Recycled Rubber Flooring: A Homeowner's Flooring Guide

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Commercial gyms common use recycled rubber flooring, which means it's plenty tough enough for almost any home use.
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Although it does not generate the same buzz that flooring products like luxury vinyl tile or laminate might, rubber flooring fills a niche that other materials can't. There are rubber flooring products that can be used both inside and outside, and many can take a level of abuse that would destroy other flooring materials. Some rubber flooring is considered environmentally friendly because it is made from recycled material.

Types of Rubber Flooring

There are three sources for rubber flooring products:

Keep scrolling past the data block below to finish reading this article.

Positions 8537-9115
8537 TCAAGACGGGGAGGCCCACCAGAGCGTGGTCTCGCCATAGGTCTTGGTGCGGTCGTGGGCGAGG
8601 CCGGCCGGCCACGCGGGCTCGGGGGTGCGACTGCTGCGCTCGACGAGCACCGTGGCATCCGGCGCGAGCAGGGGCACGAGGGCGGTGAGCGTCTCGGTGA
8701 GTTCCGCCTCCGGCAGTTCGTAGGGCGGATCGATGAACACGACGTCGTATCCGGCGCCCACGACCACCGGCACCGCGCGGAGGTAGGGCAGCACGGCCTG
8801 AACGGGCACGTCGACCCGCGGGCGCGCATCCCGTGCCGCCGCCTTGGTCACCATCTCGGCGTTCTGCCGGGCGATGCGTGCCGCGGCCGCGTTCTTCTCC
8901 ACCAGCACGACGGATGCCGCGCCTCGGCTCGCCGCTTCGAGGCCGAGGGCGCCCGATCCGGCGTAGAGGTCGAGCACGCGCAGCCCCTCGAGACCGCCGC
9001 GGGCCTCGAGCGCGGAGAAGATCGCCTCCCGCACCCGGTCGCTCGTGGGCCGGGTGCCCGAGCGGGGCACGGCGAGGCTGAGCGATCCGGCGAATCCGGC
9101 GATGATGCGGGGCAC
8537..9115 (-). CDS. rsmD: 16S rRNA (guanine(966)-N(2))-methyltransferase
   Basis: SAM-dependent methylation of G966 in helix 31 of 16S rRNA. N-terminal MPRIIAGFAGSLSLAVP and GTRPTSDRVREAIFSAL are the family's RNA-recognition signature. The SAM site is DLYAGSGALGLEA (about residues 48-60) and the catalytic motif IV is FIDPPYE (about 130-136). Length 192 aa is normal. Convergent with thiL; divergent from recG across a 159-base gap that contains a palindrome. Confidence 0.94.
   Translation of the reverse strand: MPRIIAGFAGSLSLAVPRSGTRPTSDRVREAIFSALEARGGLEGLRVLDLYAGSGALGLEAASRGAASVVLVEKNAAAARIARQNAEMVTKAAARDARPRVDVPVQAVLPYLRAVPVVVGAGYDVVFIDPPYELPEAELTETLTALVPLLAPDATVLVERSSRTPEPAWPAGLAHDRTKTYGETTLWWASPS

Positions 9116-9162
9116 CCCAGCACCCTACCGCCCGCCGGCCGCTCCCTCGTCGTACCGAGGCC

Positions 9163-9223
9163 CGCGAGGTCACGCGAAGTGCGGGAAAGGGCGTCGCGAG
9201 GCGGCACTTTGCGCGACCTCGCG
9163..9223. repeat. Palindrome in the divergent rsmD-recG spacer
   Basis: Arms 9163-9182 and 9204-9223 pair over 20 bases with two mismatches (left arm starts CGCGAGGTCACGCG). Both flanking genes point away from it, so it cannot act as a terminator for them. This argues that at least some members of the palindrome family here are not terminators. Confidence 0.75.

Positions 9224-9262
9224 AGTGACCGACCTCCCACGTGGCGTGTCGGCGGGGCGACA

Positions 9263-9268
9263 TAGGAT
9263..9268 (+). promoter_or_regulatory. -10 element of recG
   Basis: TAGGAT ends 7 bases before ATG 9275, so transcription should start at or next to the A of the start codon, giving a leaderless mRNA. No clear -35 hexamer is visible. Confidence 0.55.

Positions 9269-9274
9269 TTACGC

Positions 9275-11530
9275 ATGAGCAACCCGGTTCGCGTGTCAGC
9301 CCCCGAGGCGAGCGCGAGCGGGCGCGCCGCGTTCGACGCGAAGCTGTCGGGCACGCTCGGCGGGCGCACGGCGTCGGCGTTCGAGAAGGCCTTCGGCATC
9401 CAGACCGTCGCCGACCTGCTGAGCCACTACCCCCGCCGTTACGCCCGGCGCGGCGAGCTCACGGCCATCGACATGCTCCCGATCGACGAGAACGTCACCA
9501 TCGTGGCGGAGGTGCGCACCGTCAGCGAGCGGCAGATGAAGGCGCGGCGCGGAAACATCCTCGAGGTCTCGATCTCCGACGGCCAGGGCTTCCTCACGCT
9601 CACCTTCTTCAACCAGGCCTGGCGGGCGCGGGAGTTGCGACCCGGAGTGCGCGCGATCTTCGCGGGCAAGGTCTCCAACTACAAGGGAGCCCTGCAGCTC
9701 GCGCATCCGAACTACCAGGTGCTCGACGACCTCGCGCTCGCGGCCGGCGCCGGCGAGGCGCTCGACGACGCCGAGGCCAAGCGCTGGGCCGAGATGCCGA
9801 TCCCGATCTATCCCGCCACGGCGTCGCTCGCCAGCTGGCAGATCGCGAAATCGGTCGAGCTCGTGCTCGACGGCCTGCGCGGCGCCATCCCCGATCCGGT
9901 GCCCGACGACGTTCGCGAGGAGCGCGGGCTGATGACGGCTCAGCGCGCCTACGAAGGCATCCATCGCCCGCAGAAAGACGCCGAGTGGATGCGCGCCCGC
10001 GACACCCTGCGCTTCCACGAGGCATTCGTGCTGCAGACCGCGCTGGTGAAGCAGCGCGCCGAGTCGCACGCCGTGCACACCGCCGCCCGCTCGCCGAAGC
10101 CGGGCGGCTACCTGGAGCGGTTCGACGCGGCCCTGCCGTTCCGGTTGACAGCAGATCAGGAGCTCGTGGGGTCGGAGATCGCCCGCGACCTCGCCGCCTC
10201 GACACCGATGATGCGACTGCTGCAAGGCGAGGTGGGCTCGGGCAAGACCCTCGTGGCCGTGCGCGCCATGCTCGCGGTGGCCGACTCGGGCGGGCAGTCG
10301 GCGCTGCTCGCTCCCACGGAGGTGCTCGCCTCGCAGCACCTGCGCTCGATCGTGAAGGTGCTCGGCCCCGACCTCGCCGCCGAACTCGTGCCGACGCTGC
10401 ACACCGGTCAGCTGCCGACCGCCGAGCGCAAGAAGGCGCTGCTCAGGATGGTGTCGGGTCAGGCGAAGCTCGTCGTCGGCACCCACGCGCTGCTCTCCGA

• Natural rubber is made from the sap of the rubber tree, which is a form of latex. Some people are allergic to latex, and outgassing from these products can cause a reaction. Rubber trees grow in Asia and South America, so there is an environmental price to pay in the transportation of the material to the U.S. market.
  • Synthetic rubber is actually vinyl or polyvinyl chloride (PVC) that is formulated to have the look and feel of rubber. The products are durable and stain resistant. PVC is made from petroleum-based chemicals.
  • Recycled rubber flooring is made from recycled car and truck tires. The U.S. Tire Manufacturers Association estimates that about 287 million tires are discarded every year. Of that number, about 81 percent are recycled in some way. About 25 percent of the recycled tires end up as a rubber-based product, such as flooring. Recycled rubber flooring is an environmentally friendly option. It is considered more durable than natural rubber, but it does not have the stain resistance of some synthetic products. Grease and oil and harsh solvents can stain recycled rubber flooring.

Uses for Rubber Flooring